First of all, is it costly? My wife and I have a saying when evaluating the cost of a household item or a rare dinner out: “it’s no more expensive than a day of golf.” The same can be said for operating a blog site. I did not know much about the business end of blogs in November last year; I can’t tell you how I settled on the Weebly platform, although it was well reviewed across the net for cost and features. As I recall, the cost of a one-year contract was $25. However, Weebly markets multiple tiers, and I went to a second tier for another $25 annual fee, which allows me to look at the stats of the site. I should add, though, that hidden costs include theology books and subscriptions to Catholic professional journals, but if you are a paid minister, these are usually tax deductible.
It is critical to understand the amount of time and researching that goes into a blog. I recommend against “stream of consciousness” blogging which often degenerates into elongated Face Book posts. I felt from the first that the Café should offer something useful, or inspiring, or funny. This is where time is of the essence: you want to make sure the data is accurate, balanced, and networked to other reliable sources. My guess is that the site takes me about three hours per day to write. Currently I post every day. I felt it was important to get potential visitors to trust that the site was always “alive.” But, I can see a time coming when we go to five or six days per week. One reason is the need to maintain professional competence; at some point you run out of what you know or have read, and the need is always there for professional advancement. But even on off days or study days, I think it is wise for a blogger to just check in and say hello, perhaps provide a link to a good news story, journal article, or essay.
It is important to have a mission statement in your head. Mine had been forming for years. I am on the road from time to time for my diocese providing courses for catechists, Catholic school teachers, parish staff, faith formation ministers, and any Catholic adult who is interested in understanding the Catholic tradition. I find in my courses that there those teaching religion who are struggling with the basic concepts. I have great respect for their efforts and support them as best I can. But I also encounter a number of highly skilled professionals (retired military officers, for example) who clearly have the aptitude and the religious zeal to go further than the limited slate of courses typically offered for “official certification.”
So, I guess the overarching goal of this blog is to encourage and sustain those who “want more,” and even to recruit the accomplished professional into the work of faith formation. I have tried to introduce books, diocesan on-line programs and even college programs for such Catholics. Thus the tectonic shift of the Café has been toward the adult catechist experience. I am not an expert in the teaching of the fall of Rome or the Great Flood to minors; rather, I find myself focusing on the teacher’s own understanding of the development of Church structure or the philosophical myths of early Genesis. A wise generation of theologically informed Catholics represents for me one of the key pillars of the growth of the Church. I would add that my current blog platform offers space for such things as a guided reading program for adults wishing to pursue theological development in a sequential way, as a college or seminary program would undertake. I hope to at least establish this during June.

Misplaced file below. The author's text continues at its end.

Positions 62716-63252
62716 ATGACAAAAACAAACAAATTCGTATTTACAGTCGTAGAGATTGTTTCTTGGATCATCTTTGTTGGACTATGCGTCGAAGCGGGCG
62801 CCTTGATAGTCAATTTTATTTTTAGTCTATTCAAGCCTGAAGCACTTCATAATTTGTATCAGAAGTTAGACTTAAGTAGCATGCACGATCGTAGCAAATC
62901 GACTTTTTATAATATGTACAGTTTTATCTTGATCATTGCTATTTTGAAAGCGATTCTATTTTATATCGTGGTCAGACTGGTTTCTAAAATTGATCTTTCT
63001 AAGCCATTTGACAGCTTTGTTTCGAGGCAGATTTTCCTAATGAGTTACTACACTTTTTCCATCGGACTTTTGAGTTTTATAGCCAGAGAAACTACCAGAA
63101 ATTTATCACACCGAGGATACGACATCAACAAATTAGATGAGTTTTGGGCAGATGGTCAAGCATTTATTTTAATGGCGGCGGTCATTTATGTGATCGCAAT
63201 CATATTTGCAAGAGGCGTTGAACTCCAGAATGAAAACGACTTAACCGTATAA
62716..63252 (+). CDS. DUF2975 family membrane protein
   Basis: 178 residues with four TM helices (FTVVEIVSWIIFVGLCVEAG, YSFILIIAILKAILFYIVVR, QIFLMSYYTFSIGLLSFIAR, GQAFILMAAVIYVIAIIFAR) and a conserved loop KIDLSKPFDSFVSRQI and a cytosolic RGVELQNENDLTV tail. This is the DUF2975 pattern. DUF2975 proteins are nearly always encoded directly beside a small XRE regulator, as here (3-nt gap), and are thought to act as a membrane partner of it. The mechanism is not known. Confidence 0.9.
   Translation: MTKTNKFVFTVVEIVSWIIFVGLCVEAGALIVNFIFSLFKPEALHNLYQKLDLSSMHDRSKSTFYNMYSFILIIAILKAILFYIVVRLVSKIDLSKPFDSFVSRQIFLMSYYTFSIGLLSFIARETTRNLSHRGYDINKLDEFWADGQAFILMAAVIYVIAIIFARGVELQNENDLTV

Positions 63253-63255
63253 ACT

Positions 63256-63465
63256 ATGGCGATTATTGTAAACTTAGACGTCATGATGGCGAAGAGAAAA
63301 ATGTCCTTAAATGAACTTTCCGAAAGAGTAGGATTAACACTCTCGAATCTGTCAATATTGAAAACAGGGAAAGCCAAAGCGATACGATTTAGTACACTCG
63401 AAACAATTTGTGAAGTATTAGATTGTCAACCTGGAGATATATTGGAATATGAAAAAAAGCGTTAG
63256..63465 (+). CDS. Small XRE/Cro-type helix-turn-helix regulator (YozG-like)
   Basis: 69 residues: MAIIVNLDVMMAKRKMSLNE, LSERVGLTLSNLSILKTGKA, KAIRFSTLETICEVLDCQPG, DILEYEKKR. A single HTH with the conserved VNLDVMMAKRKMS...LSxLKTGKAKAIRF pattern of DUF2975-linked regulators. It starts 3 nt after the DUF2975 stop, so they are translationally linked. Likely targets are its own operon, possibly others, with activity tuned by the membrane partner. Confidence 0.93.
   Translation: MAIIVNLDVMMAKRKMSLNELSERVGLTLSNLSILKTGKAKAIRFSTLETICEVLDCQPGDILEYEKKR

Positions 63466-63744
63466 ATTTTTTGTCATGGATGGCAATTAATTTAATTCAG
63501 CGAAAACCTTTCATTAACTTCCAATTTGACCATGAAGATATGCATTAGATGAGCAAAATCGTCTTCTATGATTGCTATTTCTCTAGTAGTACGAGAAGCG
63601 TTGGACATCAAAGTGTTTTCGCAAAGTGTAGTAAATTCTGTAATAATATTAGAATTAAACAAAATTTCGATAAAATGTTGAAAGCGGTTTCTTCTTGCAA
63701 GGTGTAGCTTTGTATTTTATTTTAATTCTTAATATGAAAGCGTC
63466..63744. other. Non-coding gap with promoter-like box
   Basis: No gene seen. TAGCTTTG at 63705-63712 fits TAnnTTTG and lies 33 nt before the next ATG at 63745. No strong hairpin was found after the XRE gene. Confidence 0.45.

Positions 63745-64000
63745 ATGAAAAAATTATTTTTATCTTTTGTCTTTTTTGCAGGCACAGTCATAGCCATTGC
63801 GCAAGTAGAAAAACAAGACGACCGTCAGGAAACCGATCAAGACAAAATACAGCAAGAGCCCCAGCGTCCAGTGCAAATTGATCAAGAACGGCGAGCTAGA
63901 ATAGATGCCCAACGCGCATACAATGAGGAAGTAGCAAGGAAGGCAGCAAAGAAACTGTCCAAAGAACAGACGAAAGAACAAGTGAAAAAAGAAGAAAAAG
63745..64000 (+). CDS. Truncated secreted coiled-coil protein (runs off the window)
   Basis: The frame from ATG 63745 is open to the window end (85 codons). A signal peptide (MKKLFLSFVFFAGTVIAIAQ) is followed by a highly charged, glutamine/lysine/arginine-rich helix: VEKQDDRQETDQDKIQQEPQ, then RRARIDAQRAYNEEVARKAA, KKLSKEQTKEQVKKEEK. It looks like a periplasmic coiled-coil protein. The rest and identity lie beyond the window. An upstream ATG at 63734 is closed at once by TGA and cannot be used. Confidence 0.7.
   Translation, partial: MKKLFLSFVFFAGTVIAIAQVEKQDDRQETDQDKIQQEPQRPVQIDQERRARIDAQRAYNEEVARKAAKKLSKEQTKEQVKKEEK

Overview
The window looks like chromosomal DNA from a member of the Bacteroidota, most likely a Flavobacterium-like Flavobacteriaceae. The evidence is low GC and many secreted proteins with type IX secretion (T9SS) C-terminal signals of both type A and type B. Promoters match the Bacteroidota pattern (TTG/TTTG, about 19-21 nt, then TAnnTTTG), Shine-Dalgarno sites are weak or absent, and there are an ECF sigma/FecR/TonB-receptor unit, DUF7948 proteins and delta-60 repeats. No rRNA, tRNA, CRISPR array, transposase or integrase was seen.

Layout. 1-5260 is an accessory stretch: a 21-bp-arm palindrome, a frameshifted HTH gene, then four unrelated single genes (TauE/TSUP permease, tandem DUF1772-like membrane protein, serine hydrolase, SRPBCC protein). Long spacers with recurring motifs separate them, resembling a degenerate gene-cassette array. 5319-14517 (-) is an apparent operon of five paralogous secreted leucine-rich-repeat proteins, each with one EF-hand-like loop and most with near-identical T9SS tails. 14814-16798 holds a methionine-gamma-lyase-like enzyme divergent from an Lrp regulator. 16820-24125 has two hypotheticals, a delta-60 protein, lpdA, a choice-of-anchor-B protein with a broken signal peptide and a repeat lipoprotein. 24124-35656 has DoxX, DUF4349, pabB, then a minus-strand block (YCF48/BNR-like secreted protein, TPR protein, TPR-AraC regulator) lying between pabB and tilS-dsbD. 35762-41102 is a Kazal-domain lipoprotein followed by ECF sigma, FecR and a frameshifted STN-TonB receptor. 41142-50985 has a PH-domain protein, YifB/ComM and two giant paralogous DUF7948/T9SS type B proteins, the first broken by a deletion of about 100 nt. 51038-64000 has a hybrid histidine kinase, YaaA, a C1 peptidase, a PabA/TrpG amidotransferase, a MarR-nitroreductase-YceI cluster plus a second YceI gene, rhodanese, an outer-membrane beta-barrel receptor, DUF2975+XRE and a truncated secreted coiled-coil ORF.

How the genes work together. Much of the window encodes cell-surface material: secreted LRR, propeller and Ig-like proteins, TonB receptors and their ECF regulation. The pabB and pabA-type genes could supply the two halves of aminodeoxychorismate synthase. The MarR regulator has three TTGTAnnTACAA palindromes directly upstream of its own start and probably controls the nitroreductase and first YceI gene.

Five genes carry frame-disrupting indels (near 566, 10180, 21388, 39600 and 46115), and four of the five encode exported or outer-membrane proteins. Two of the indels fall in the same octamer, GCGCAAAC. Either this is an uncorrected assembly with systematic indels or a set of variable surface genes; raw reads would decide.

Another key for a blogger is his or her identity vis-à-vis the Church. God is the ultimate judge, but in a bar fight I will go down swinging professing my Catholicism, broken bottle in hand. However, I am of that breed that believes the best loyalty is an honest take. I admit to admiration of Andrew Greeley, (whose blog site lives on after his 2013 death.) If Baptism does indeed infuse us with the life of God, there is an innate wisdom that comes with this grace. To love the Church is to serve the Church, and service includes honest feedback. There are times in this blog that I have highlighted lack of due process, inadequate academic underpinnings for Church moral interpretations, or just plain sloppy trends in everyday parish life. For someone of my years I have more freedom to talk about these problems. For younger church employees with young mouths to feed, it is harder to play the prophet. I hope I can continue to speak for them.
A final word for future bloggers: it takes years to “catch on” if you have a quality product. If your hope is to be a lively magnet for readers around the world, you will be disappointed. In my own case, I can’t remember the last time I posted on another blog, although I read a number. Remember that good blog sites have easy to use archives; if you encounter a new visitor who likes what you write, the freedom is there to go back and read your corpus of entries, which is why the sweat of each day is so important. Joe DiMaggio put it well; when asked why he continued to play so hard every day, he replied, “There might be a fan out there who has never seen me play.”